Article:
How many Brits actually live in the EU?

British expats face uncertain future if Theresa May’s Brexit deal is rejected

More than 300,000 Brits call Spain home
(Image credit: David Ramos/Getty Images)

Two and half years on from the EU referendum, Britons living in other EU countries face the prospect of losing their future rights and legal status if Theresa May's Brexit deal is rejected by MPs this week.

The latest official figures from the Office for National Statistics suggests 784,900 British citizens currently live in another EU country, excluding Ireland, although most estimates put this number much higher at around 1.5 million.

The phrase “Brits aboard” conjures up images of retirees enjoying the sun, “but the reality is far more complex and even something of a puzzle” says Dr Michaela Benson on the BBC.

Subscribe to The Week

Escape your echo chamber. Get the facts behind the news, plus analysis from multiple perspectives.


Sign up for The Week's Free Newsletters

From our morning news briefing to a weekly Good News Newsletter, get the best of The Week delivered directly to your inbox.

From our morning news briefing to a weekly Good News Newsletter, get the best of The Week delivered directly to your inbox.

Sign up

Nearly three-quarters are aged 64 or under. “Those living and working overseas for a relatively short period of time - often younger workers - are undercounted” says Benson, meaning the real figure could be as high as 2.25 million.

The research leader for the BrExpats project at Goldsmiths, University of London, says “it raises the possibility that we don't know how many people there are whose lives abroad will be affected by Brexit - or who they are”.

Theresa May’s withdrawal agreement with Brussels grants continued residency and social security rights for both the three million EU citizens living in the UK and Brits living on the continent, as well as securing freedom of movement during the planned transition period.

Yet few expect MPs to vote through the deal when it comes before the Commons on Tuesday.

Predictions about the size of the government’s defeat reported in the Sunday papers range from 100 to 200 votes. “No. 10 has been trying to manage expectations about Tuesday’s vote by claiming that any defeat by fewer than 100 votes would be counted as a good result,” the Mail on Sunday wrote.

While strongly opposed by a majority of MPs, this nevertheless significantly raises the chance of Britain crashing out without a deal on 29 March; a nightmare scenario that could immediately impact healthcare, social security and pensions for British citizens living in the EU.

In advance of the Commons vote, The Guardian reports “some of the estimated 1.3 million British citizens living elsewhere in the EU worry they will lose their livelihoods because they will no longer be able to work across more than one country, or their professional qualifications may no longer be recognised”.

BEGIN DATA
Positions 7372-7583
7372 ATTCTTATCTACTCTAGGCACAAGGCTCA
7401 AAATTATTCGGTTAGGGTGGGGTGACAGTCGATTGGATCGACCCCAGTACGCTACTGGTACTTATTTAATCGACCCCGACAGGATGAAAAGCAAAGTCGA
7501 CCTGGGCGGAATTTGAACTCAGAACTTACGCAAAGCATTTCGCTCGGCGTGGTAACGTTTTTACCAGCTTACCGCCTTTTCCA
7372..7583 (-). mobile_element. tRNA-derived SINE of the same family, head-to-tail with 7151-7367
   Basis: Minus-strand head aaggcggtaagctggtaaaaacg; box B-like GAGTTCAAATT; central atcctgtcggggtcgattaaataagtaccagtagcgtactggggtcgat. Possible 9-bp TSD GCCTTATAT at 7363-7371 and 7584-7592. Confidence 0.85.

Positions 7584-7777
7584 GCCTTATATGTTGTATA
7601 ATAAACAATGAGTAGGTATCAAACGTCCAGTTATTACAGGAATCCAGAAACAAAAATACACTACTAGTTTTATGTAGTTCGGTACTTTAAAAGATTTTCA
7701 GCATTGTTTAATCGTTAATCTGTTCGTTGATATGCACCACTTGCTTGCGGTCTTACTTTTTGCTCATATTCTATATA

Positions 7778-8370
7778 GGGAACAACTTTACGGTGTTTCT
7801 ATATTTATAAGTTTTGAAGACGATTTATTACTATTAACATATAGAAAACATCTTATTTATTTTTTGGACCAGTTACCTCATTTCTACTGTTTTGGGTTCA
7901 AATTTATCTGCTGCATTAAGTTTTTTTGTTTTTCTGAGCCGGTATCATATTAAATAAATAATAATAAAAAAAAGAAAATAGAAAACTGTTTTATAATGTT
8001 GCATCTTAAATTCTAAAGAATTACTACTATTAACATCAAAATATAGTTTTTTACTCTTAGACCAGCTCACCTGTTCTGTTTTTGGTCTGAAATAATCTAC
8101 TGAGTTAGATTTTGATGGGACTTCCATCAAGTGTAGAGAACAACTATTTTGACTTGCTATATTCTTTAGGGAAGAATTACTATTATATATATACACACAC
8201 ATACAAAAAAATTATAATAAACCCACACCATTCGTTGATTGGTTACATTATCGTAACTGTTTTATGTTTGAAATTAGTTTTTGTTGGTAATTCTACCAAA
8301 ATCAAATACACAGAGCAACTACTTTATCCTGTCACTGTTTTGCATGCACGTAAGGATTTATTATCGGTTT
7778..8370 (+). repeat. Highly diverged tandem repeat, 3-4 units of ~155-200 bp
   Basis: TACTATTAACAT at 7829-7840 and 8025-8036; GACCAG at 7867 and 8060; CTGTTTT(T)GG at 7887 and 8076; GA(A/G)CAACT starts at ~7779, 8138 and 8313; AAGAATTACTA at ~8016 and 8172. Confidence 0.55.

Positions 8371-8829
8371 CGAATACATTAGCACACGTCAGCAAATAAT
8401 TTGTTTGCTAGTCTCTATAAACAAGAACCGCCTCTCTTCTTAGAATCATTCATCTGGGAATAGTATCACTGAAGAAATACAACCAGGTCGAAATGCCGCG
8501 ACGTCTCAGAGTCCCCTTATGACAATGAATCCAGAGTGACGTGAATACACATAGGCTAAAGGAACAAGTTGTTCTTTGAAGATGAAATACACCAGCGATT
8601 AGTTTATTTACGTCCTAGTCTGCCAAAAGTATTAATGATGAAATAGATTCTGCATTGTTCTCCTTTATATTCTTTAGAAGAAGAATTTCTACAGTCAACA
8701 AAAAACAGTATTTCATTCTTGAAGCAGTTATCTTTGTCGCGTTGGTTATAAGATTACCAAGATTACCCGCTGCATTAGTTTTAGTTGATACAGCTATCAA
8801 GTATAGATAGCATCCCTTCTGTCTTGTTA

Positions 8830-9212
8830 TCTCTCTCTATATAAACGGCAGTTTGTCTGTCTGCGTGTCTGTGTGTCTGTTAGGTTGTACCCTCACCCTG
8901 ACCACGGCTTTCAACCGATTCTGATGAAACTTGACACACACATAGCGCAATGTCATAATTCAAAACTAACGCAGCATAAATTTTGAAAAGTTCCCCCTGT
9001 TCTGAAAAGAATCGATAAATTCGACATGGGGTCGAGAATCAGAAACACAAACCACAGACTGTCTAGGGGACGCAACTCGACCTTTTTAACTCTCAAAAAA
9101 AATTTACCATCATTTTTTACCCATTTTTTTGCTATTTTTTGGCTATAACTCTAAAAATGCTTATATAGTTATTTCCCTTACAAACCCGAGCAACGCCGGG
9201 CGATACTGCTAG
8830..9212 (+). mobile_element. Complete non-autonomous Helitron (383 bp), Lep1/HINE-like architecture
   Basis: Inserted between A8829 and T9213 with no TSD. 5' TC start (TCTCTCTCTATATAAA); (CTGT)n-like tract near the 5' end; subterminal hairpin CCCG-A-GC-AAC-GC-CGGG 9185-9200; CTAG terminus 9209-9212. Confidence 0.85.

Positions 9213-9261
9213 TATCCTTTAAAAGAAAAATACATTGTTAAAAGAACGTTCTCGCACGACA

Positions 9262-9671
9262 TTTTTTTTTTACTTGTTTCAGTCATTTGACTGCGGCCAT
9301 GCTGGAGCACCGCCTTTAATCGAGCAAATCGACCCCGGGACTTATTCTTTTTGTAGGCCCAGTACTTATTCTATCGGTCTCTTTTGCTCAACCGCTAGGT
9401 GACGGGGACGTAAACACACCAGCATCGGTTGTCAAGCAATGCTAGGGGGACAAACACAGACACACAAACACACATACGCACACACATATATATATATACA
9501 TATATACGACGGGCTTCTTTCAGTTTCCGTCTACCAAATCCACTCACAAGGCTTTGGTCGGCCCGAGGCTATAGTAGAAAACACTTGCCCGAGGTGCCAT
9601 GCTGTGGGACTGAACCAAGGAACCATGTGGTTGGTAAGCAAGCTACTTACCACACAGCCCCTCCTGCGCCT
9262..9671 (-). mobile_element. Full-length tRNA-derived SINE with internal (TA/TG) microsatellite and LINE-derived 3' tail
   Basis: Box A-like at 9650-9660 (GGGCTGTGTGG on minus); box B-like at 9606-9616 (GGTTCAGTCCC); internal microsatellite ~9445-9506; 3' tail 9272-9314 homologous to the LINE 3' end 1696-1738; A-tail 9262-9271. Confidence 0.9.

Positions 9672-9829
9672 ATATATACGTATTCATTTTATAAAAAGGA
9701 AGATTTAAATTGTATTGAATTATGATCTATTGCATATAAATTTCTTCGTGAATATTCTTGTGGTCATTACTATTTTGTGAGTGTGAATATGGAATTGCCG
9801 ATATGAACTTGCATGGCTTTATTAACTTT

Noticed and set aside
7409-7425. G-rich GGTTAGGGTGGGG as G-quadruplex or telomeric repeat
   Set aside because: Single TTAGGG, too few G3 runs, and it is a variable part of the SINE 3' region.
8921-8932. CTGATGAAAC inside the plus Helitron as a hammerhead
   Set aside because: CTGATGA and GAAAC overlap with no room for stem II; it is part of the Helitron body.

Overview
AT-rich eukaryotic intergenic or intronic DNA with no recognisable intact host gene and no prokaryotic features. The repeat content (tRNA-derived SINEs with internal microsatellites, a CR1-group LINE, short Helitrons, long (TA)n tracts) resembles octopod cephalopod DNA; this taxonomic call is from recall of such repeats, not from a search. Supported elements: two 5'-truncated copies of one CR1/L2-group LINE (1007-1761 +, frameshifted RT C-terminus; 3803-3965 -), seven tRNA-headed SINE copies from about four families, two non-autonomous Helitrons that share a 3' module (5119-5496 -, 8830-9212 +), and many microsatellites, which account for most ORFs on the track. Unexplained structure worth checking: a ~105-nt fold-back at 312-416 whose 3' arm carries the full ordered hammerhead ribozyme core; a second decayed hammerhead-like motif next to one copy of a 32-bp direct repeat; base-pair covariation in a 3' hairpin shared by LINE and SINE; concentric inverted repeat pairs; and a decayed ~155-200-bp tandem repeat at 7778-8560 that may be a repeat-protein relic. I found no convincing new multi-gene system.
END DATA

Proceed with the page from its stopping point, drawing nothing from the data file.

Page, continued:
“Others fear they will have to refocus and rebuild businesses they have built up over decades, or are concerned they will not now be able to look after ageing parents in the UK. Emotionally, many feel a part of their identity is being amputated” says the paper.

The European Commission claims it is “putting citizens’ rights first” in its Contingency Action Plan for a no deal scenario, “but the level of detail in the document’s 12 pages is inevitably bare compared to the near 600-page Withdrawal Agreement” says Euronews.

“Despite the good intentions on all sides, a no-deal Brexit would mean citizens’ rights would no longer be protected at European level and instead be dealt with by individual nations”, says the news site.

According to the Daily Express, “the first EU country to promise British citizens living on its soil will retain their full rights even in case of a no deal has been Italy”.

Approximately 65,000 Britons living there will continue to have the right to work and live in the country even if May's deal is voted down by MPs.

British in Italy, the association representing Britons living in the Mediterranean country, said in a statement: “Our worst fears vanished.”

Other EU countries have since followed suit.

The Netherlands has said it wants to give the 45,000 Britons living there a 15-month deadline to apply for a permanent residence request in the event of a no deal.

Similarly, the Czech government will soon vote on a bill granting to the 8,000 Brits living in the state the same rights as any other EU citizen until the end of 2020.

Spain and France, which are home to 310,000 and 150,000 Britons respectively, have both moved to guarantee the current rights enjoyed by British citizens will be extended beyond 29 March whatever happens.

Germany will exempt UK citizens from having to have a residency title for three months in the event of a no deal.

“Austria has on the other hand taken a tougher stance on the issue of Britons’ rights” says the Express, which reports the 25,000 UK-passport holders living in the country “are facing the loss of their residence permits in the event of a no deal Brexit, unless the country introduces a special legal regime for them - an option the Austrian Government hasn’t yet ruled out”.

“Some of those we spoke to for the BrExpats project appear to be quite sanguine about the future - believing that they can adjust to the circumstances of Brexit,” writes Benson.

“But the one thing they all are waiting for is a little more certainty about exactly what the UK's exit from the EU means for them,” she adds.

Continue reading for free

We hope you're enjoying The Week's refreshingly open-minded journalism.

Subscribed to The Week? Register your account with the same email as your subscription.